Christ's Church has congregations throughout the state and even nationwide. The church has already outgrown its existing building and has purchased acreage in the Helena Valley to build another facility. In addition, the Golls founded a school called Christ's Church Academy, which has been open since 1985. The school is located inside the church, which is a few blocks from the Montana Capitol.
Goll, who has worked in the utility industry for 36 years, now balances his time between his job as a foreman with PAR Electrical Contractors, his role as a part-time trainer and journeyman test examiner, and his volunteer work for the church. As a minister, he preaches about once a month on Sundays. He has now trained about eight men in his congregation to preach and share their faith in Christ to the 70 to 80 church members.
“Some of the men who are involved in this are doing a lot more than I am,” he said. “Their effort and the blessings of God have made this grow.”
After he works a 10-hour day running a dock crew, he spends his evenings doing Bible studies as well as financial and family counseling. Rather than meeting his members at the church or his house, he instead travels to their homes, sometimes even driving to other towns to preach and conduct Bible studies. In one case, he drove 70 miles to conduct a Bible study with a fellow lineman who just earned his journeyman ticket. He said, oftentimes, linemen have problems or needs, and they can find the answers they are looking for in the Bible.
“Jesus told us to go out into the world and take the Gospel, and that's what I do,” said Goll, who is the son of a former lineman/equipment operator for Montana power line companies. “I go into their homes, sit down with them, work with them and help them with their problems. More of my time goes to that than the evangelistic work.”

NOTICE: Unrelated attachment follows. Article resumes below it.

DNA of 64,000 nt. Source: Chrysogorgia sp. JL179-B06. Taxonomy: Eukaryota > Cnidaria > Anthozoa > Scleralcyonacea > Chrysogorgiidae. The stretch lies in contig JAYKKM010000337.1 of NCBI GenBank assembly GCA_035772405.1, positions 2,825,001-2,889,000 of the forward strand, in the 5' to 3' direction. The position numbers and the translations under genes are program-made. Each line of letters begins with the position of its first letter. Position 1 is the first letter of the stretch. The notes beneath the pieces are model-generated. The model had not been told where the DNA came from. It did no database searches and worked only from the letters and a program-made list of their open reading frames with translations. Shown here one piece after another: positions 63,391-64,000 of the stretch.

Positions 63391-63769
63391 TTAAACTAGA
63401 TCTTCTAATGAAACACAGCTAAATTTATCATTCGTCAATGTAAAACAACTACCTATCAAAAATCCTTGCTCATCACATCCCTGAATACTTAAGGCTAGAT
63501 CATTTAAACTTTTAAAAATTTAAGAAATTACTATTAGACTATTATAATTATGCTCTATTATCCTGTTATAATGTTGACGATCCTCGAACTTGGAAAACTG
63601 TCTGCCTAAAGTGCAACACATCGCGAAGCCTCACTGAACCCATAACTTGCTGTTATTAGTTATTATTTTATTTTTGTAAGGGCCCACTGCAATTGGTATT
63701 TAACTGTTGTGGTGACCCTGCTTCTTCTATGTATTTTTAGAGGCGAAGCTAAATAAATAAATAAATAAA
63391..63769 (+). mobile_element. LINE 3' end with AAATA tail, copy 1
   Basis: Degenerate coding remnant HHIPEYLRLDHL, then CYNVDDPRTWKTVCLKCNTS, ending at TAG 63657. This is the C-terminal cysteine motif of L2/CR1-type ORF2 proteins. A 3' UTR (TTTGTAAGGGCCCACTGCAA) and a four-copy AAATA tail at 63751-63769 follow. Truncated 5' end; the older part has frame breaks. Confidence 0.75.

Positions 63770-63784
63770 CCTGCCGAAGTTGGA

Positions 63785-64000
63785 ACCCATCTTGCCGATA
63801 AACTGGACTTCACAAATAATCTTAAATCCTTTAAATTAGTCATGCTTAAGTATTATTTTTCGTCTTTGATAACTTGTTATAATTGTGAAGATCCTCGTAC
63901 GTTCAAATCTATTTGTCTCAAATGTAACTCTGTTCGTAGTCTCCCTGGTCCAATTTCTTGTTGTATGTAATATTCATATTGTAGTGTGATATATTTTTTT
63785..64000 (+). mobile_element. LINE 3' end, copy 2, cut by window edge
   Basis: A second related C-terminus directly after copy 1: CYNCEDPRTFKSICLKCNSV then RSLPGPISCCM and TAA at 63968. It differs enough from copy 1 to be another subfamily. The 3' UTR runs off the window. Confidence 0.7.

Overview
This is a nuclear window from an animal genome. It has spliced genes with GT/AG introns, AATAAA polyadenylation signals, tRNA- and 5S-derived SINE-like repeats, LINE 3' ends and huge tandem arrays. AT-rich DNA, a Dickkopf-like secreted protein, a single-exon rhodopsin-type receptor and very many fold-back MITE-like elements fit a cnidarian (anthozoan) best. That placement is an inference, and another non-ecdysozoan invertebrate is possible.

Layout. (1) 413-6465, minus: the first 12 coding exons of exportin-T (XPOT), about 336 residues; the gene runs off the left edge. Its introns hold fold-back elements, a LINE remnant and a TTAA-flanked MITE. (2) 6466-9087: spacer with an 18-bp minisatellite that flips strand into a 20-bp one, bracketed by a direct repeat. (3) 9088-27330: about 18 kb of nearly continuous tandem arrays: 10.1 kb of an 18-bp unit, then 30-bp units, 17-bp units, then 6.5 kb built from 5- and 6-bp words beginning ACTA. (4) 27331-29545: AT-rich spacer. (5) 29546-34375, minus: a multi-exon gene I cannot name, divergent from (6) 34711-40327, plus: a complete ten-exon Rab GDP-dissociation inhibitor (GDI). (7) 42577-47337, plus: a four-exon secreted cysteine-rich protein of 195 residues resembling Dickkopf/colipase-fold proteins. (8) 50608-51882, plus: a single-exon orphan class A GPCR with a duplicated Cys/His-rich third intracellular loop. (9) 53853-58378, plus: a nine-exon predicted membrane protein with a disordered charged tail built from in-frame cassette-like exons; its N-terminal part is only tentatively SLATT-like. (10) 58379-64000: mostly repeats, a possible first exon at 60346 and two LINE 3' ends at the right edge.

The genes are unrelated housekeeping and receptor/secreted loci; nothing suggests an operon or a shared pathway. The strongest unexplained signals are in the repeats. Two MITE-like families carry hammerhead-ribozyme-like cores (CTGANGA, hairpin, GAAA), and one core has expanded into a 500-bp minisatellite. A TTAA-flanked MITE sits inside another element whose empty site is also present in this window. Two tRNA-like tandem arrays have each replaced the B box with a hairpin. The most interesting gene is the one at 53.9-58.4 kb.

Barbara, Goll's wife of 33 years, said her husband loves people and is committed to sharing the Gospel with others. She remembers when her children were young, and her husband would come home from his job as a lineman, eat dinner with them and then head off to a Bible study session.
In the beginning, Goll not only conducted Bible studies, he also spent about eight years as a teacher for Christ's Church Academy during the school year and as a lineman for Montana power line companies in the summer. With the school well established with a full-time instructor and administrator, Goll went back to work full time as a lineman.
All of Goll's five children graduated from the academy, which ranges from kindergarten to high school, and they are now all very successful in their careers, Goll said. The other graduates also have done well academically and have gone on to serve in other congregations and as missionaries.
The school has been in continuous operation since it started and has been a huge success, Barbara said.
“The school is a big part of our life, because we wanted to give our kids a Christian education,” Barbara said. “We could have homeschooled our children, but other people didn't have that option, so we wanted to make the school available to them. Now the kids who have graduated from the school have their own kids in the school.”
The school and the church have continued to grow. Through his preaching and teaching, Goll has helped to plant churches in Butte and Great Falls, Montana, and has been influential in the lives of many Christians around the state and country, Barbara said. All of the churches are local, independent congregations that are not governed by a central headquarters, and they minister to the poor and needy. In addition to serving local congregations, Christ's Church has sent missionaries over to Ghana, Africa and India.